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16 Sep 2014, 01:02
Official Solution:Data set \(S\) consists of positive numbers. If 1 is added as an element to set \(S\), which of the following is NOT possible?A. The mean will decrease but median will not change. B. The median will decrease but mean will not change. C. The range will increase but median will not change. D. The range will increase but mean will decrease. E. The standard deviation will increase but mean will decrease. The mean of set \(S\) is \(\frac{sum}{n}\), where \(n\) is the number of terms in set \(S\). Since set \(S\) consist of positive numbers, then when we add 1 to the set the sum of the numbers in the new set will decrease. So, the new mean will be \(\frac{\text{less sum}}{\text{more terms}}=\frac{\text{less sum}}{n+1}\), which will be less than \(\frac{sum}{n}\). Hence the mean must decrease. Answer: B
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Re: M1733
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12 Oct 2014, 03:54
Sure, mean will definitely decrease as explained. However, how is it possible that median can stay the same (as answer choice A suggests) even after 1 has been added to this set of only positive numbers? Can someone come up with an example to show that? Thanks.



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12 Oct 2014, 05:27
javzprobz wrote: Sure, mean will definitely decrease as explained. However, how is it possible that median can stay the same (as answer choice A suggests) even after 1 has been added to this set of only positive numbers? Can someone come up with an example to show that? Thanks. If S={1, 1, 1}, then the median is 1. Adding 1 we get S'={1, 1, 1, 1}, the median is still 1.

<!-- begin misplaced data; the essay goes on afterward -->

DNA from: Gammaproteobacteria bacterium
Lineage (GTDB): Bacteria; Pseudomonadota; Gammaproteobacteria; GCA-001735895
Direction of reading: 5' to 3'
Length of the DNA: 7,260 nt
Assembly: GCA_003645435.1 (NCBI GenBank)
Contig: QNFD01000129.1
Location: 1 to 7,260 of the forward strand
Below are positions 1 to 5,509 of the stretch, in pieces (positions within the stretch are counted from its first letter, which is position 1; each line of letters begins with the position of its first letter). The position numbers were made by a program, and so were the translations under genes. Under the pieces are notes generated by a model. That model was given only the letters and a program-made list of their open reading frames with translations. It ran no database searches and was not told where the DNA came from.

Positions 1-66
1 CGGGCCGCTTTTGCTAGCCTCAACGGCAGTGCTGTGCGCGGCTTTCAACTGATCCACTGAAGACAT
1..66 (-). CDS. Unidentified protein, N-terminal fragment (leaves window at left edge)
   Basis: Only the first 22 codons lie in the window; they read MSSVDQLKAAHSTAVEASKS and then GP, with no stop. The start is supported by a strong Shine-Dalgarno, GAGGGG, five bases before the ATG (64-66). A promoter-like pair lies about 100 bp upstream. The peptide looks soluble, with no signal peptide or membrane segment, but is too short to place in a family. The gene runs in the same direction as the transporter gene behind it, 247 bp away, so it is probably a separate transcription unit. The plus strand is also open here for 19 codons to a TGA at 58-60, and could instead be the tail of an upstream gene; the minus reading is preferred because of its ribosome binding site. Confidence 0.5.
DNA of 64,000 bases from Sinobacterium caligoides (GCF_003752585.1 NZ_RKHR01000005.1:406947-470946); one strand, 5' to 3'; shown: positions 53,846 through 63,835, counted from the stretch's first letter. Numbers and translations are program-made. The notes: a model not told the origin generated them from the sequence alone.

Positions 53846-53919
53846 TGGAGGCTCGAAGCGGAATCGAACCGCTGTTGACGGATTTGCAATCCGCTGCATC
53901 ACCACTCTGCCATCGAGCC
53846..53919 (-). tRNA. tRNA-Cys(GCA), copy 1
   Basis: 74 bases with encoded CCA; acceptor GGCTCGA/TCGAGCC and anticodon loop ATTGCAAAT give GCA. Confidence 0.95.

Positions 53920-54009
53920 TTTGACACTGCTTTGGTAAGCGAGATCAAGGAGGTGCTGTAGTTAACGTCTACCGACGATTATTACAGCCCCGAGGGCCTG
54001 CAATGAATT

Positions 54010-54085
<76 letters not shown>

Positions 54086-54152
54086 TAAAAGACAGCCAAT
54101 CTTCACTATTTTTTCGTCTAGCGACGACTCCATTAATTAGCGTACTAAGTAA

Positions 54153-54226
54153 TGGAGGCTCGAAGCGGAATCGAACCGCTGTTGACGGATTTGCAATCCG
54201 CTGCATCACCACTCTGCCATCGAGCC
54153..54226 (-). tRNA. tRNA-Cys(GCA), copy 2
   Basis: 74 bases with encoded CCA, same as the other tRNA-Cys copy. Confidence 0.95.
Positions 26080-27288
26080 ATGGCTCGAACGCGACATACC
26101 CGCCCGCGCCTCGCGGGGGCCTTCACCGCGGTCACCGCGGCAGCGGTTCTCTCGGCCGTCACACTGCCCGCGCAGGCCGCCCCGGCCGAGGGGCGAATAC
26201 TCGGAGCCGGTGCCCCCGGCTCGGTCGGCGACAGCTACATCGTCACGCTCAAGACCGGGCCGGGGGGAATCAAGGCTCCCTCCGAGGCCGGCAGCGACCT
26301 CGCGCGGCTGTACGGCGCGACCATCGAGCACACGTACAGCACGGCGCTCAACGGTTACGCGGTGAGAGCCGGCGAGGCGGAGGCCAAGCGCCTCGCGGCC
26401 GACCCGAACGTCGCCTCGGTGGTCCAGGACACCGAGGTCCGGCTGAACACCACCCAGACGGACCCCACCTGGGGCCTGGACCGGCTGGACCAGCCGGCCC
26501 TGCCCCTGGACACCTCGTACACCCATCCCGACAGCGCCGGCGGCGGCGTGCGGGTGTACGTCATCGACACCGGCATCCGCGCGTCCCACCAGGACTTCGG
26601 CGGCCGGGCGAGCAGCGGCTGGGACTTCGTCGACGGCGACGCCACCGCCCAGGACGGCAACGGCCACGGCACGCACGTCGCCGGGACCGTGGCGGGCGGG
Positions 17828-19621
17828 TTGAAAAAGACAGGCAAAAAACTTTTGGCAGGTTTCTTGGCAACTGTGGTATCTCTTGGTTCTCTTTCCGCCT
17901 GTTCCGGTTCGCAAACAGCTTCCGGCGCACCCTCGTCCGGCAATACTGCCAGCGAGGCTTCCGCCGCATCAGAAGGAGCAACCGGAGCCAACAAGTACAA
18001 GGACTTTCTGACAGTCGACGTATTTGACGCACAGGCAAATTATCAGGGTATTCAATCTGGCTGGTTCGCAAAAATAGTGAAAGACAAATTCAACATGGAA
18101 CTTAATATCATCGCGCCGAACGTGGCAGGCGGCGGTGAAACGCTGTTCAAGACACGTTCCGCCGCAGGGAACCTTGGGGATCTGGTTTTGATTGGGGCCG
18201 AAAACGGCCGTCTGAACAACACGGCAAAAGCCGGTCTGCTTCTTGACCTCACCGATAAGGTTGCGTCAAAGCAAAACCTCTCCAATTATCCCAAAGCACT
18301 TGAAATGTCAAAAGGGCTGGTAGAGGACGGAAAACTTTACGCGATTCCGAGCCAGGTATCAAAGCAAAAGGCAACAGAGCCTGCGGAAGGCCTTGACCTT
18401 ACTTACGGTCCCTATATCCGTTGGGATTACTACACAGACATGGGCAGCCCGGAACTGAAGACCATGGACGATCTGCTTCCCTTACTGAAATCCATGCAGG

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Re: M1733
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23 Oct 2014, 06:34
Shudn the answer be A?



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07 Feb 2015, 19:25
I think this question is good and helpful. I think there is an error in the answer. As the explanation said, the mean must decrease and the answer "B" says that the mean will not change. The correct answer is "D"



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11 Mar 2015, 19:44
I think this question is not helpful. answer B says that mean will not changeso the answer should be A?(mean decrease)



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11 Mar 2015, 19:51
Viktorijakm wrote: I think this question is not helpful. answer B says that mean will not changeso the answer should be A?(mean decrease) hi the question asks what is not possible? and if you add a negative number to a set of positive number, the mean will decrease... ans B says it will remain the same, which is not possible... therefore ans B...
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01 Jun 2015, 01:38
Hello, for the below question mean will decrease. 1. Range will increase 2. Standard deviation will decrease.
How do we conclude about median for this case?
option E is also impossible.
Please clarify.
Regards, Mahuya
Set \(S\) consists of positive numbers. If 1 is added as an element to set \(S\), which of the following is impossible?
A. The mean will decrease but median will not change. B. The median will decrease but mean will not change. C. The range will increase but median will not change. D. The range will increase but mean will decrease. E. The standard deviation will increase but mean will decrease.
The mean of set \(S\) is \(\frac{sum}{n}\), where \(n\) is the number of terms in set \(S\). Since set \(S\) consist of positive numbers, then when we add 1 to the set the sum of the numbers in the new set will decrease. So, the new mean will be \(\frac{\text{less sum}}{\text{more terms}}=\frac{\text{less sum}}{n+1}\), which will be less than \(\frac{sum}{n}\). Hence the mean must decrease.